arbitration

James Flynn FRICS has long experience in the value and condition of commercial and residential property.

We accept appointments as arbitrators or as independent experts.

We may be appointed as the Arbitrator or Independent Expert agreed by the parties in dispute or act as an Expert Witness/Advocate representing one of the parties.

Should the Surveyor have acted for one of the parties in the past or should there be a connection which causes a conflict of interest then the surveyor will not accept the appointment.

We deal with disputes as to capital value and rental value of residential and commercial property, boundary disputes, building defects, dilapidations, landlord and tenant disputes, damage to property, restrictive covenants, party walls, rent reviews, lease renewals, lease extensions, freehold purchase and surveyor negligence.

What is the difference between an Arbitrator and an Independent Expert?

An Arbitrator determines a dispute only using the evidence submitted by the parties.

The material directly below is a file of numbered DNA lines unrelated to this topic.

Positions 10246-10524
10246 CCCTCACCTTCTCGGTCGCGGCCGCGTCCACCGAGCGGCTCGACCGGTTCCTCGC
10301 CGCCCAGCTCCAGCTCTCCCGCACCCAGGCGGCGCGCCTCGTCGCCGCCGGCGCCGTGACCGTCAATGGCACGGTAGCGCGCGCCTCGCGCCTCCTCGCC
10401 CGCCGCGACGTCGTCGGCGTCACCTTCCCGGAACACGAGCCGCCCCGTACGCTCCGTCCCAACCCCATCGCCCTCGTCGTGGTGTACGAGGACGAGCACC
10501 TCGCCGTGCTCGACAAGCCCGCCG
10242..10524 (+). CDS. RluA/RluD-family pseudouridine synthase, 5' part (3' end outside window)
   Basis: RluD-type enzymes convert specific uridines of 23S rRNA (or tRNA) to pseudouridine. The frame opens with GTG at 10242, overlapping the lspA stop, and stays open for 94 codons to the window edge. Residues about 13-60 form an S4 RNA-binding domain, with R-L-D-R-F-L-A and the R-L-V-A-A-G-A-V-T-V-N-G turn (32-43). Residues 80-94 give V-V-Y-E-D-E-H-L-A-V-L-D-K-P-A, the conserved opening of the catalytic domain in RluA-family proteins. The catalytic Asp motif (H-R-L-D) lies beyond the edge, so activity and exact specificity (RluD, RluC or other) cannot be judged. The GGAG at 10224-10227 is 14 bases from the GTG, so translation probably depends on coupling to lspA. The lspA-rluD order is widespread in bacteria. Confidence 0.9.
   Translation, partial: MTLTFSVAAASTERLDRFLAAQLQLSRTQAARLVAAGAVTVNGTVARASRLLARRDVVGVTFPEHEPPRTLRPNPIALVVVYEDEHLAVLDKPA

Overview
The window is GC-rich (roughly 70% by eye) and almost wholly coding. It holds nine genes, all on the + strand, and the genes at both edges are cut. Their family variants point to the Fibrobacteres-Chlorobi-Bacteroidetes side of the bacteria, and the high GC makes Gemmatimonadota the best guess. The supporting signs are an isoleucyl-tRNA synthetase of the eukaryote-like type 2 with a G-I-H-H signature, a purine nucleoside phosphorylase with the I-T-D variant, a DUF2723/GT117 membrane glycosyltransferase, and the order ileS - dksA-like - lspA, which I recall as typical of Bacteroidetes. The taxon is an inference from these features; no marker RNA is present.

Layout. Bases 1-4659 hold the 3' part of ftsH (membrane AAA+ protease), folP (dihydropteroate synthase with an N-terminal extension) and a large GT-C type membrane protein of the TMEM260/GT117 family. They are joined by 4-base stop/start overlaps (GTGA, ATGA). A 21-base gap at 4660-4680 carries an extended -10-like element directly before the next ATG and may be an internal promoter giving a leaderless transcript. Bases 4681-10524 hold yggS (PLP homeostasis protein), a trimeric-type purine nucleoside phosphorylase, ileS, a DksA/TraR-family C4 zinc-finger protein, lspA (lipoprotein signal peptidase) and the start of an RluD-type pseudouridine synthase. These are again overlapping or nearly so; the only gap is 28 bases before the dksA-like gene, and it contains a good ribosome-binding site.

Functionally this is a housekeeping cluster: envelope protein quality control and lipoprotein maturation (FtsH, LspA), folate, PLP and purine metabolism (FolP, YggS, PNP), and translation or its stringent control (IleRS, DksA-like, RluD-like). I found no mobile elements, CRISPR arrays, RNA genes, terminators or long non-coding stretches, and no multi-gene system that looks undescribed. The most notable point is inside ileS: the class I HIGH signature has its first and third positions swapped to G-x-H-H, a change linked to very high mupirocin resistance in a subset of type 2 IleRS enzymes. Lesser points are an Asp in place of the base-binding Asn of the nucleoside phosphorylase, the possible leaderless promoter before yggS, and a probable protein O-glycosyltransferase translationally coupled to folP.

An Independent Expert determines the dispute using both the evidence submitted and his/her own expert knowledge.  He/she may seek further evidence in addition to that submitted by the parties.

What is the procedure?

The Parties must first agree, in writing, to submit their dispute to an Arbitrator or Independent Expert for settlement and accept that his or her determination is final.  Such agreement may occur after the dispute has arisen.  In many cases the dispute is governed by the terms of a contract between the Parties which states that any dispute shall be settled by Arbitration.

Following appointment the Arbitrator sends directions to the disputing parties as to how the matter should proceed.

Typically those directions will stipulate a date when both parties should submit their arguments and reasons for their side of the dispute in writing and in duplicate.  This should include documents and other evidence which may prove their assertions in the dispute.

The Arbitrator passes one copy of each submission to the opposing party stipulating a date when counter arguments should be submitted.  Again, a copy of each document is passed to the opposing party with a further period of time to allow for objections to any of the information which may have been incorrectly submitted, but no further submissions are allowed.